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In the course of the 19th century Germany transitioned from a largely rural society to an urban one. As borders between the many states first became porous and then vanished altogether, a provincial economy gave way to a modern, industrialized, national one. A growing population came to live more densely together. The transition gave rise to dreams of community, fraternity, and even of a national family. But it also brought back nightmares like the rat king. Historians have long pointed out that these changes happened a lot more rapidly in Germany than in England or France; modernity had something sudden about it, and while its benefits were largely accepted, they couldn’t erase the not-so-distant memories of a time before.
As a result, forms of community that had allegedly existed in small towns became an object of profound nostalgia as big-city living appeared to replace them. There was a profound sense that life before industrialization and modernization was separated by an unbridgeable chasm from the life one lived now. That chasm wasn’t entirely real, of course. People tended to overestimate the insularity and intimacy of small villages. And they underestimated the cohesiveness of urban populations that frequently recreated the village communities they had left behind. But the juxtaposition between urban and modern “society” and rural and traditional “community” became a dominant concept through which all politics were read.
The rat king was a more popular motif at the beginning of this process than at the end. But I suspect it functioned from the outset as an emblem of the perils of community. Rat kings were found in urban as well as in rural areas — but they seemed to attract a particular interest when reports came from far-flung mangers or village schoolhouses. They embodied something specific about those kinds of communities. For over a century the great big world had peeled away people from these villages — those who hadn’t left in the 1830s and ‘40s for the Americas might have left for the big city, or to one of the coal-mining regions in the 1860s. If they had missed these waves, those desperate to run away could take a boat to Buenos Aires by 1890.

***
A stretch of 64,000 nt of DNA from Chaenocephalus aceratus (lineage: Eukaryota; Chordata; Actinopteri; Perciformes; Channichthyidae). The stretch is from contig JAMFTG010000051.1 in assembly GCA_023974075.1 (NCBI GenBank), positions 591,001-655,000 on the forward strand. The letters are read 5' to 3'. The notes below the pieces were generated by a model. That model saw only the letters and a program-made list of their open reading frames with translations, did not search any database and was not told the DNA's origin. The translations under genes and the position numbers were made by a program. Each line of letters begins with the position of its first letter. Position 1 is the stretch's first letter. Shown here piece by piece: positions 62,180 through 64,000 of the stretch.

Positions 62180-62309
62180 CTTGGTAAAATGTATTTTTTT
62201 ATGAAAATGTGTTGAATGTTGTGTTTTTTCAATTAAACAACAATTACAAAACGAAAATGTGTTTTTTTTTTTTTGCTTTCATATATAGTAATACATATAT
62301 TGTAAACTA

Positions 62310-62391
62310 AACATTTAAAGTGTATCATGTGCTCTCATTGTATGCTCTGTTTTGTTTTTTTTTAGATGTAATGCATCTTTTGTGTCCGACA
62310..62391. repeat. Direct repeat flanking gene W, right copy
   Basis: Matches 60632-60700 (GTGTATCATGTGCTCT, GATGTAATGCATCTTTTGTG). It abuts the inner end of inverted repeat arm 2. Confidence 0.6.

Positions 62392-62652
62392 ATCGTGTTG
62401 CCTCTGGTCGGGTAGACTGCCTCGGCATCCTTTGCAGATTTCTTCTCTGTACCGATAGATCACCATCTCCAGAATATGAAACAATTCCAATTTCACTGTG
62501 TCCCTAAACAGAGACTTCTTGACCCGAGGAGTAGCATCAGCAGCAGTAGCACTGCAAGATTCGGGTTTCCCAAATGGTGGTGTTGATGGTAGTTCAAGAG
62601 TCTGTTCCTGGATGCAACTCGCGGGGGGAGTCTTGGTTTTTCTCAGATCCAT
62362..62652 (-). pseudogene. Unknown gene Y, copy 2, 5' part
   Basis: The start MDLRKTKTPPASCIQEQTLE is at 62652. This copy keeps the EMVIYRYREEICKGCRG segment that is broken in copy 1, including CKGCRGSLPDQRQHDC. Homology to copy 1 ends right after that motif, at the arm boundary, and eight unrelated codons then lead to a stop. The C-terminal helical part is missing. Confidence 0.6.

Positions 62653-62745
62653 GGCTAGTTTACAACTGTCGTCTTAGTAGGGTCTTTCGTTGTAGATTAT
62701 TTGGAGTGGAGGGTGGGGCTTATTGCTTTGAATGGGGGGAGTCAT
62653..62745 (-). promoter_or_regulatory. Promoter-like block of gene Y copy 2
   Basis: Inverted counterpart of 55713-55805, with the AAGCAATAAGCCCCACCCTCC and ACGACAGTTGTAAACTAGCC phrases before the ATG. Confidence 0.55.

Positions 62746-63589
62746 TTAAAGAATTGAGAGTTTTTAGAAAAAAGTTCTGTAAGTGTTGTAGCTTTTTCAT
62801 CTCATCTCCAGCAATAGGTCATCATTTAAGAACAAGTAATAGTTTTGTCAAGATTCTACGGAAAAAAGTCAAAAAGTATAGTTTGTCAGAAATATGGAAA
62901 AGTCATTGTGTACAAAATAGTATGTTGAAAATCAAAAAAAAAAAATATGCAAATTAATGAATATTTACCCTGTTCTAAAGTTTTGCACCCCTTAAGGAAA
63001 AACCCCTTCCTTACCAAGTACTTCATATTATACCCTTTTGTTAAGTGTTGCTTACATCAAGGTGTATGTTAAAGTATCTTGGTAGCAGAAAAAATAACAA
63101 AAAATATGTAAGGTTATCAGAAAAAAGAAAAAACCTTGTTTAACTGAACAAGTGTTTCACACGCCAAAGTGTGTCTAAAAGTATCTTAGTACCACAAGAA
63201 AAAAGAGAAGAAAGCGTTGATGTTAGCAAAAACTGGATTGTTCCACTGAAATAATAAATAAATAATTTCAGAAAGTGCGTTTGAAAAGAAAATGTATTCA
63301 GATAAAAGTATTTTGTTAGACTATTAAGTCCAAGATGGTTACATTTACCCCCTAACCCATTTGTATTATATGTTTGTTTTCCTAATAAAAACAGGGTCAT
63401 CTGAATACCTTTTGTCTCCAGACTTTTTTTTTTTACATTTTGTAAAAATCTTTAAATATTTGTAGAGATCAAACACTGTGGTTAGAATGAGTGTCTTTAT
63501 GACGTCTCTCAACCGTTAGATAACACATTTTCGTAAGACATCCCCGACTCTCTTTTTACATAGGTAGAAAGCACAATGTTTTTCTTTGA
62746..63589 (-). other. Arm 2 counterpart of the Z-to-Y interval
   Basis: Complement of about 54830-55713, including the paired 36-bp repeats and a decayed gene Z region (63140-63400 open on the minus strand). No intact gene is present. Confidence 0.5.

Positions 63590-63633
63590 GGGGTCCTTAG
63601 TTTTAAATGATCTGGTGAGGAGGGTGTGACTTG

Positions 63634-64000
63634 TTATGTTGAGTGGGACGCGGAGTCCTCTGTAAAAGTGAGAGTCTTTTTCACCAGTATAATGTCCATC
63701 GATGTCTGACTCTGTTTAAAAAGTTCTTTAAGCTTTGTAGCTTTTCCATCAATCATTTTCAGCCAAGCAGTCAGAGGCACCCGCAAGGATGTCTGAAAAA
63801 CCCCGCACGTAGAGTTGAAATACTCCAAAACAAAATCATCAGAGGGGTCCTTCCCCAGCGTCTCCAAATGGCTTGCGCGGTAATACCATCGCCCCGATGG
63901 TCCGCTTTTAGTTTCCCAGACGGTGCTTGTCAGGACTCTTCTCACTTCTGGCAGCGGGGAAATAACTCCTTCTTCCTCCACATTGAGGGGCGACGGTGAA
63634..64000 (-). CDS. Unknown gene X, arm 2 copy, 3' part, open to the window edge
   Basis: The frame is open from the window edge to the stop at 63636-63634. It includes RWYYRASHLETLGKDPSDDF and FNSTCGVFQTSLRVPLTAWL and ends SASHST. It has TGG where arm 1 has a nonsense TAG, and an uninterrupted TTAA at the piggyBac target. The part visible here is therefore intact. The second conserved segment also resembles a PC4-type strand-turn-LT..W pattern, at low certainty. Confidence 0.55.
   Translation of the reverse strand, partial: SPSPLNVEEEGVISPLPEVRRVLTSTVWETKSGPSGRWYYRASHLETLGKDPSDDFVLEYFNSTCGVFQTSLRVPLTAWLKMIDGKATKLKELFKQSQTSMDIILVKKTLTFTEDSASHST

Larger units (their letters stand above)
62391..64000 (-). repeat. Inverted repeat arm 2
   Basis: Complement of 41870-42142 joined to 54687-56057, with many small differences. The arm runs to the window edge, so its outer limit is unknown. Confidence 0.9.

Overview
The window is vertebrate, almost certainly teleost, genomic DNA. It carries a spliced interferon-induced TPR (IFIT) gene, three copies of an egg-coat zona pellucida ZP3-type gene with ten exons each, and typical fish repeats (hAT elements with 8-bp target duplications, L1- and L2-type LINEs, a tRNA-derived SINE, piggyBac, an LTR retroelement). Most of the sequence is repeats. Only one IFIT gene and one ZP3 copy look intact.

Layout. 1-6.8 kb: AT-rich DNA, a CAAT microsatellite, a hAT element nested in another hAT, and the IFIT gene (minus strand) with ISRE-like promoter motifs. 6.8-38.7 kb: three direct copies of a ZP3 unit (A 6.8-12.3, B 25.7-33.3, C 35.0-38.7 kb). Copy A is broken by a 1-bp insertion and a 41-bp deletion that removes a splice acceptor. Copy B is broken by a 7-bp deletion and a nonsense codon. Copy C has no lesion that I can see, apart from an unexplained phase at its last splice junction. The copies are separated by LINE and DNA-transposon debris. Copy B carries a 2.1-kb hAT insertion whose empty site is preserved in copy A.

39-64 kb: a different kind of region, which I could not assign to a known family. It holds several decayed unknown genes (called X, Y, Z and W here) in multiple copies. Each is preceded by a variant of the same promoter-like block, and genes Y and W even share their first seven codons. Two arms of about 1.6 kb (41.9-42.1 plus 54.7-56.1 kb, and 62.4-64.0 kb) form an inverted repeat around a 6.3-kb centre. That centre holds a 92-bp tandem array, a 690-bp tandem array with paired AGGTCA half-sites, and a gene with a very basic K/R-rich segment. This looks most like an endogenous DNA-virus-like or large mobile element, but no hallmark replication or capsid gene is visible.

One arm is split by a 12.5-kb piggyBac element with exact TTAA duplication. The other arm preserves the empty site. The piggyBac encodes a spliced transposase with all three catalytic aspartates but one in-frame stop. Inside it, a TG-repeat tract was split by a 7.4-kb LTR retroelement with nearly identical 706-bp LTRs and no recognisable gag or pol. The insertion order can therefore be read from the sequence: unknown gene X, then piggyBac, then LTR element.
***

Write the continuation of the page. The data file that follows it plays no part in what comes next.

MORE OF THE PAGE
The people they left behind, an intergenerational tangle that stayed put out of stubbornness and fear of the outside, were held together by centuries spent wallowing in the same filth. Growing up in Germany, you encounter all the subtle ways in which provincialism is reaffirmed and valued — especially after 1945, people took pride in their region in ways they could not in good conscience do with their country. But German culture is rife with concepts and artifacts that allow people to articulate their profound distrust of this provincialism, and turn closeness, connectedness, and intuitive understanding into something monstrous and uncanny.
This might be why rat kings continue to draw people to museums in Strasbourg and Altenburg. The energy that comes from agitated stasis, the perverse pride that comes from lazy, ingrown ties, the self-satisfied guarding of communities against perceived outsiders — all of these have made small German towns uncanny once again in recent years. Perhaps Sambucus was right all those centuries ago: the rat king is always an emblem. It’s impossible to look at it and not see the worst version of ourselves.
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Adrian Daub is professor of Comparative Literature and German Studies at Stanford University. He is the author of four books on German thought and culture in the nineteenth century, as well as (with Charles Kronengold) The James Bond Songs: Pop Anthems of Late Capitalism. He tweets @adriandaub.
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Editor: Ben Huberman
Fact-checker: Steven Cohen